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2+ verk 110 medlemmar 18 recensioner

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Inkluderar namnet: Джим Кей

Foto taget av: Jim Kay

Verk av Jim Kay

The Great War: Stories Inspired by Items from the First World War (2015) — Illustratör — 109 exemplar, 18 recensioner
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Allmänna fakta



This is a collection of original short stories inspired by artifacts from the First World War. Authors include Michael Morpurgo, Tracy Chevalier, and Marcus Sedgwick. The stories all feature children or teens. Some are more successful than others. The story that appealed most to me was “Our Jacko” by Michael Morpurgo, about a 21st century teenager for whom the First World War became personal with the discovery of a great-grandfather who lost his life in the war. The audio version uses several narrators, and each reader’s voice suits the story he or she reads. Candlewick Press seems to consistently publish high quality children’s and young adult books, and this anthology is no exception.… (mer)
cbl_tn | 17 andra recensioner | Nov 25, 2018 |
This story collection has different authors, all given the task to write a story around an item from World War I.

I honestly have little to say about this book--I recall a few of the stories. I listened to it over the summer, as it was part of the Audiobook Sync downloads. Don’t expect happy stories; these are stories of what happens to each person during the war. Authors all took different approaches. One story involves students having to write about the history of their family. The father recalls a box with faint recollections of its contents. The story reveals the few items of an almost forgotten family member and his sacrifice for Britain. Another story talks about boys who tend to do the “wrong” thing. They continue this trend even though the sister tells them it’s going to happen and steal a package meant for the troops. There’s a twist at the end. There are perhaps around 10 stories in this anthology.

Overall, it’s a nice memorial to those who died in an almost forgotten war that ended 100 years ago. It was supposed to be the war that ended all wars. Of course, those soldier’s children were involved in World War II. I think I would have enjoyed reading the stories more than listening.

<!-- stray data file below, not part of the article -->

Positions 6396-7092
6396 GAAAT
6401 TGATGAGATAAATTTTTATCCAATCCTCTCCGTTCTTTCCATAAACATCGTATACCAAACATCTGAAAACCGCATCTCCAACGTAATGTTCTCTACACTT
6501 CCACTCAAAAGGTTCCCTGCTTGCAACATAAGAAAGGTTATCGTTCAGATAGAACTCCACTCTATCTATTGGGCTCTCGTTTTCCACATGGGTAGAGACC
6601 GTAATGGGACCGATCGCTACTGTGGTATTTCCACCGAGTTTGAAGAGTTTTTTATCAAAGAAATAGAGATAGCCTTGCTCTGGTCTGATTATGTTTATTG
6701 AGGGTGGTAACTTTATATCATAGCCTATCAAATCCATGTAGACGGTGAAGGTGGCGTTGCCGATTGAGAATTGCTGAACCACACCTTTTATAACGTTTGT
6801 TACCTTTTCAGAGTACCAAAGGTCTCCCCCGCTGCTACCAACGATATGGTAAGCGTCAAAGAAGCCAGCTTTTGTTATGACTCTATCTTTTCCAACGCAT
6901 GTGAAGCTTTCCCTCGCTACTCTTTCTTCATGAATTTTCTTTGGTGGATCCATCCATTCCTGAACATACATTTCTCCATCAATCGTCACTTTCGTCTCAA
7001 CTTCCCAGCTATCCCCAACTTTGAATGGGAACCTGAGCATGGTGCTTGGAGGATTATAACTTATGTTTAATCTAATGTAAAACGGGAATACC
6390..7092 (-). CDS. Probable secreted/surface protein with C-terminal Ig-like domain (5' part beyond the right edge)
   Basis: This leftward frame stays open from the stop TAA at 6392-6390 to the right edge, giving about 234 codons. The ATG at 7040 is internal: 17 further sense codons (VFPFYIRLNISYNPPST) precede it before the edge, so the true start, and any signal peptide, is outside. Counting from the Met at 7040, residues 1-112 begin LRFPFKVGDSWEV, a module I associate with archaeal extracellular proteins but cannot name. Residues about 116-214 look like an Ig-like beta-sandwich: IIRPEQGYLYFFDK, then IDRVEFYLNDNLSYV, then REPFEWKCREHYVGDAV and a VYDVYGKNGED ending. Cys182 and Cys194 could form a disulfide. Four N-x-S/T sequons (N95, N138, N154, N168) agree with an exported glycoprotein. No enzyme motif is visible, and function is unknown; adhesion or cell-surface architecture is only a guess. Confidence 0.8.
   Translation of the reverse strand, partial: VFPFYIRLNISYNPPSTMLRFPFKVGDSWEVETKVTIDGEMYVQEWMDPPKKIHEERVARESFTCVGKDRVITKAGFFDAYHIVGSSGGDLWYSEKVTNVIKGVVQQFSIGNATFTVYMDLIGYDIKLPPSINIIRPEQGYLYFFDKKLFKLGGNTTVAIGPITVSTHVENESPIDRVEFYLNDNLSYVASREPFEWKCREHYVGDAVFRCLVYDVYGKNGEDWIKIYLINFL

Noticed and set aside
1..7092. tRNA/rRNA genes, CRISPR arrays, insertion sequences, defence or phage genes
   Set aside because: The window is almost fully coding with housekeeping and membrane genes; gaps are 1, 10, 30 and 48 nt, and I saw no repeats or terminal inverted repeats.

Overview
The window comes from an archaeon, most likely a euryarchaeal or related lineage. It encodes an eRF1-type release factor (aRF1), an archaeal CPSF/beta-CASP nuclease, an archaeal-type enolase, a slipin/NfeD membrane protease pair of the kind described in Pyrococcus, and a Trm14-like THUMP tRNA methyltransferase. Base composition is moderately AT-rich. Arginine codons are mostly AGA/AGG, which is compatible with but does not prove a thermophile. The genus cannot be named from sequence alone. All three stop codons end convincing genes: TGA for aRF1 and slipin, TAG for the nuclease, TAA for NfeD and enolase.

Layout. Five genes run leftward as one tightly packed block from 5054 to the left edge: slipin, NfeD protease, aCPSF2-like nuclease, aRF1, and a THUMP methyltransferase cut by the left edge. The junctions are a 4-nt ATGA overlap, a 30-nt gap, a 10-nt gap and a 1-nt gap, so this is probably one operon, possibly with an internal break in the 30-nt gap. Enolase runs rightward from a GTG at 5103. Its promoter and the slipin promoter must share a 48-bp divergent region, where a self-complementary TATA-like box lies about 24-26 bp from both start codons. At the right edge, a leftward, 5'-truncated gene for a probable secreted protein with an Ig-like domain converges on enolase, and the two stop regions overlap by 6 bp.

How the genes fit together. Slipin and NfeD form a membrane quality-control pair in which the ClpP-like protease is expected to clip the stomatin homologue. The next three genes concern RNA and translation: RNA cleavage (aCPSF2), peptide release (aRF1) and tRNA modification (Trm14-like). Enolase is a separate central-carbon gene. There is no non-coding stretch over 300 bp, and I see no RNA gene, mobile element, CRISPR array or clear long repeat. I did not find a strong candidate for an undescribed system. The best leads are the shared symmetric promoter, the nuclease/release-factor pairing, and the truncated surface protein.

… (mer)
acargile | 17 andra recensioner | Jul 17, 2018 |
As with all anthologies, this was a mix of good, bad, and mediocre. I was a bit terrified of how this would be when I heard the first reader's voice. And then she read the second story as well. She was HORRIBLE. But thankfully, there were other readers as well. Maud's story and the one with the cigarette were my favorites.
benuathanasia | 17 andra recensioner | May 10, 2018 |
This book is meant for Young Adult readers but I found it very thought-provoking even though it has been a long time since I was young. Various writers were asked to write a short story inspired by items from World War I which started in 1914, over 100 years ago. I think this is such a great idea to acquaint young people with the sacrifices and horror and heroism of war.

One of the items was a small tin that was filled with items such as cigarettes or candy which was sent to each soldier for Christmas 1914. Seventeen-year-old Princess Mary set up a fund for these boxes. Tracy Chevalier wrote a wonderful story about one particular box that made its way to the front lines. This story really resonated with me because I have one of these boxes. A friend gave it to me when I had my first real job after finishing university. I used it to hold my business cards when I was working and now that I am retired I keep postage stamps in it. I never open it without thinking about the hands that must have opened it in 1914. I presume since it ended up in Winnipeg that the soldier must have made it back home safely but Chevalier's story does say that lots of men sent them back to their families while they were still at the front. So I will never know its history but it is a constant reminder to me of "The Great War".

My only quibble with this book is that it contains no stories about Canada even though Canadian troops fought in all the major battles in France and Belgium including Ypres, the Somme, Vimy Ridge and Passchendaele and over 65,000 Canadians died. There are stories about English, Irish, Australians, French and even the Americans who didn't come into the war until 1917. I know we have lots of great writers in Canada so that can't be the reason for the omission. For anyone interested in the Canadian viewpoint I can recommend Rilla of Ingleside by L. M. Montgomery. I also saw recommendations online for Lord of the Nutcracker Men by Iain Lawrence and Charlie Wilcox and Charlie Wilcox's Great War by Sharon E. McKay. Finally I give you the famous poem by Canadian John McCrae, In Flanders Fields:

In Flanders fields the poppies blow
Between the crosses, row on row,
That mark our place; and in the sky
The larks, still bravely singing, fly
Scarce heard amid the guns below.

We are the Dead. Short days ago
We lived, felt dawn, saw sunset glow,
Loved and were loved, and now we lie
In Flanders fields.

Take up our quarrel with the foe:
To you from failing hands we throw
The torch; be yours to hold it high.
If ye break faith with us who die
We shall not sleep, though poppies grow
In Flanders fields.
… (mer)
gypsysmom | 17 andra recensioner | Nov 2, 2015 |


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